I had been watching out for new patents and patent applications, and whitepapers on search for a while, and it made some sense to start writing about some of those here. The response seems to have been pretty positive, and I was invited by Danny Sullivan to speak at the Search Engine Strategies Conference in New York this past spring, and surprised by him there when he asked me if I would like to write about search patents and search research for Search Engine Watch. I’ll be traveling to San Jose for another SES in August, and I’m looking forward to a visit to the west coast. Thanks for those opportunities, Danny.

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Mining Searchers’ Queries for Information

Search engines, and the people who constantly improve and update them are getting smarter and smarter when it comes to finding ways to make the results of those search engines more relevant.

One area they are paying more attention to is in search engine log files, watching how searchers interact with the search engines. I wanted to do some more research on how researchers might be looking at queries, and collected some citations to a number of pages involving that type of research.

This is by no means the canonical list of search engine/user behavior papers, but it’s a start…

More on Deletion Predictions

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Google Autolink Patent

A patent application filed at the end of last week appeared to describe how Google Autolink worked – Providing useful information associated with an item in a document.

The United States Patent and Trademark Office assignment database shows that this document was assigned to Google in December of 2004, but, as close as it seemed to describe how autolink worked, I wasn’t completely convinced.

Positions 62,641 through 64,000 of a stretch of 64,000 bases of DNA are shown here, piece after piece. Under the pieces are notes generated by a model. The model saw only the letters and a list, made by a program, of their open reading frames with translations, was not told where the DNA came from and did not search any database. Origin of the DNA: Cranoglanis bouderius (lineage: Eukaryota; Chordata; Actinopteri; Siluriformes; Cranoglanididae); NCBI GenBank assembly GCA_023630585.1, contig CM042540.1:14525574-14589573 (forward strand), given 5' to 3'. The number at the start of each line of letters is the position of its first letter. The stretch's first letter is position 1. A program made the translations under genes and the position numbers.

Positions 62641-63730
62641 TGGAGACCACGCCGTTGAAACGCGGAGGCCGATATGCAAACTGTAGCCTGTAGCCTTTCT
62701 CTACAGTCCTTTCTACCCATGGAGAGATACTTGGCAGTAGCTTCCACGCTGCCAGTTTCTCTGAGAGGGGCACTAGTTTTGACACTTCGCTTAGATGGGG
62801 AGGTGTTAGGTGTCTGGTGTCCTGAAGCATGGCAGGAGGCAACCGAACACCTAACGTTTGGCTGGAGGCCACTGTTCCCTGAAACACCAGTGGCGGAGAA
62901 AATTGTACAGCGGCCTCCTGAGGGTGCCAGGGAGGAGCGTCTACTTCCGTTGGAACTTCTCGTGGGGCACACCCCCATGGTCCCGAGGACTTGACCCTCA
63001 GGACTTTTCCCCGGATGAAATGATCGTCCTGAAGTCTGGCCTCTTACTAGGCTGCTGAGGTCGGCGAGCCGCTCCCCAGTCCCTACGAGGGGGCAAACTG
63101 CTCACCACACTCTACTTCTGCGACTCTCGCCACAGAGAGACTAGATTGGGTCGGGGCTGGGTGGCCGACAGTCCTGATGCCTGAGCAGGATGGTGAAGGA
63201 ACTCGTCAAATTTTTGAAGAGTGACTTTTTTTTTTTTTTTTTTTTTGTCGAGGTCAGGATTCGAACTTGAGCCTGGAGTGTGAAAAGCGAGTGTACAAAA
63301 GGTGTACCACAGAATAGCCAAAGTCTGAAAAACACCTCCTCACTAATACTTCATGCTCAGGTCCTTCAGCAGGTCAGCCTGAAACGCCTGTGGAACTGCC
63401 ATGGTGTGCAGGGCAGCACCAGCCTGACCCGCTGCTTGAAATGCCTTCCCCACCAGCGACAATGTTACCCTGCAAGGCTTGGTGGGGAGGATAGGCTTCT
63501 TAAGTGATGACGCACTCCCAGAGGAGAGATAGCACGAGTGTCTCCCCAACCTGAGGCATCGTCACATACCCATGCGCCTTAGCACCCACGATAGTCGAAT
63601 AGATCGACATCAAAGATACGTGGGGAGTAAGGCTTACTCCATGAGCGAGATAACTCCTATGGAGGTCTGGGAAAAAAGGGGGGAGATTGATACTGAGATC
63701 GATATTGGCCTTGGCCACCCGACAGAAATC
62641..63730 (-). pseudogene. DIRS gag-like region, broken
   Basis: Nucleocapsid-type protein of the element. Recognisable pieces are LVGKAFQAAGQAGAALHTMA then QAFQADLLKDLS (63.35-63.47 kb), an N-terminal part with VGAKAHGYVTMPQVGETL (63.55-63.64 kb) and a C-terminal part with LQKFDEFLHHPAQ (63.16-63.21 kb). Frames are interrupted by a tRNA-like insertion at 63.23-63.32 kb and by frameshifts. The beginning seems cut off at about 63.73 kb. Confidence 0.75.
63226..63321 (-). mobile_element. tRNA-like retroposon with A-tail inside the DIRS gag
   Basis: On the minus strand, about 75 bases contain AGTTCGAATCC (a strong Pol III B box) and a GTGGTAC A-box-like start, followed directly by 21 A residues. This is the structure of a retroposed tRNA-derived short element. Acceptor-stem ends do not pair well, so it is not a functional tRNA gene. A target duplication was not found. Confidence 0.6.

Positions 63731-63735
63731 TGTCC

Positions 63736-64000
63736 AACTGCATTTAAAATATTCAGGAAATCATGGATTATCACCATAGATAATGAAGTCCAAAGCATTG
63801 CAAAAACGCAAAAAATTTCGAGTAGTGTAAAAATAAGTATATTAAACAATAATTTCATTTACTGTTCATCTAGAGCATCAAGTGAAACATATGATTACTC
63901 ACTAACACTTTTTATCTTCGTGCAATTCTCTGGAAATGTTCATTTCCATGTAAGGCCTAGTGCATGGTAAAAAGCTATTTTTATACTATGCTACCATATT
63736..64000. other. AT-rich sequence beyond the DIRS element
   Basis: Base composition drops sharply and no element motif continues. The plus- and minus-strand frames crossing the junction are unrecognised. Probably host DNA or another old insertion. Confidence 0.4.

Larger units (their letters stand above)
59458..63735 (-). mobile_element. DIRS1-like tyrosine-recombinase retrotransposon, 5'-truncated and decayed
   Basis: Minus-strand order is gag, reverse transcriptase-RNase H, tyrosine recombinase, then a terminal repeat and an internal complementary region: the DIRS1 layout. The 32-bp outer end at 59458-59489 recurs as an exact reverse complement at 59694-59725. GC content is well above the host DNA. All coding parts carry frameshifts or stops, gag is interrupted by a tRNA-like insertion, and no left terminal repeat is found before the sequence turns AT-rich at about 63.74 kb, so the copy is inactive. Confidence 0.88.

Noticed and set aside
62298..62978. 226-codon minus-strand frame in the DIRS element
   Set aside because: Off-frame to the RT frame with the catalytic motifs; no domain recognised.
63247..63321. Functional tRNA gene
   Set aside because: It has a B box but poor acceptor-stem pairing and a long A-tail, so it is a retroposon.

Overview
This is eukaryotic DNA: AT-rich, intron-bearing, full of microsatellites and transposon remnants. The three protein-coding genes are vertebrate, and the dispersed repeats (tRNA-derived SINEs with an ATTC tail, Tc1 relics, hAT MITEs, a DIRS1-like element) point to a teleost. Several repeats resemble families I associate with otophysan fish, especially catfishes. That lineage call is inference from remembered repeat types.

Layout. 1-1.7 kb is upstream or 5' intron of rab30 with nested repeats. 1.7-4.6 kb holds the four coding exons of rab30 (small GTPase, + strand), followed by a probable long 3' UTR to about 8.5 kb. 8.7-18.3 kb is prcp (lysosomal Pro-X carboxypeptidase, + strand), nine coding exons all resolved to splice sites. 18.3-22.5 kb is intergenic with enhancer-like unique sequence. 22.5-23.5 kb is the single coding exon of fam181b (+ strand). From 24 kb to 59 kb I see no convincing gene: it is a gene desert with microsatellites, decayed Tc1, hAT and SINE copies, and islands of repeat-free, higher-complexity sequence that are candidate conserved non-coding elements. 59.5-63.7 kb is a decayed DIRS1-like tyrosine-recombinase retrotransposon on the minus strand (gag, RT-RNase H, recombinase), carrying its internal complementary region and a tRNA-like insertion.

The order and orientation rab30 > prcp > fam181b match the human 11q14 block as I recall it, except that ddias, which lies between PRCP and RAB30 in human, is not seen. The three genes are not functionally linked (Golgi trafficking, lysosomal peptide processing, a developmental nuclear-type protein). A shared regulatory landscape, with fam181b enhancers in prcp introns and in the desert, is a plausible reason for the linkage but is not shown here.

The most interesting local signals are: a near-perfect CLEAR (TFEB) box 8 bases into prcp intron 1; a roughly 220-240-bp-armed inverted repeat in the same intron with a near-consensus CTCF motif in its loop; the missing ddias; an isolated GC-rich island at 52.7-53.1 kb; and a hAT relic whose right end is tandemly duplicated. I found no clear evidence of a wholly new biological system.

At least until I looked closer at the “figures” filed with the document. Note the “autolink” button on the bottom toolbar in the picture of a browser window below.

A browser window, with a Google Autolink button from the patent application.

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User Behaviour: Deletion Predictions

Many of the searches conducted on a search engine involve using more than one word in a query, and search engines pay attention to which words are being used. And, it’s possible that they are tracking and counting those words used in queries, as well as which pages are selected as a result of that search.

But search engines can pay attention to more than just the words being used. They can also look at user behavior from one search to another.

The Importance of Deleted Query Terms

Imagine that a Yahoo or a Google is watching and connecting how a searcher acts in a string of searches. Someone performs a search that involves more than one word, looks at the results, and then deletes one of the search terms, and searches again. The searcher then selects a result from that second search. What does that tell the search engine about the original search query, the deleted term, and the result chosen?

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Thanks to David Laws

You may have noticed some tweaks to the design of SEO by the Sea over the last day or so.

I have David Laws, of 1 Cog, to thank for doing some fine tuning of the CSS file here. David graciously volunteered his services to make those changes primarily to make links stand out a little more than they had in the past.

He also made some changes to colors for parts of the blog. I’m not sure that I initially liked the highlighting on links that had been visited, but they’ve been growing on me this morning.

Thank you very much, David.

On a related topic, I updated the version of “Did You Pass Math”, which had at least two important changes. One was that it now allows trackbacks, which were broken under the old version. The other is that it moves the question and the field for an answer to the top of the comment form.


Getting Information about Search, SEO, and the Semantic Web Directly from the Search Engines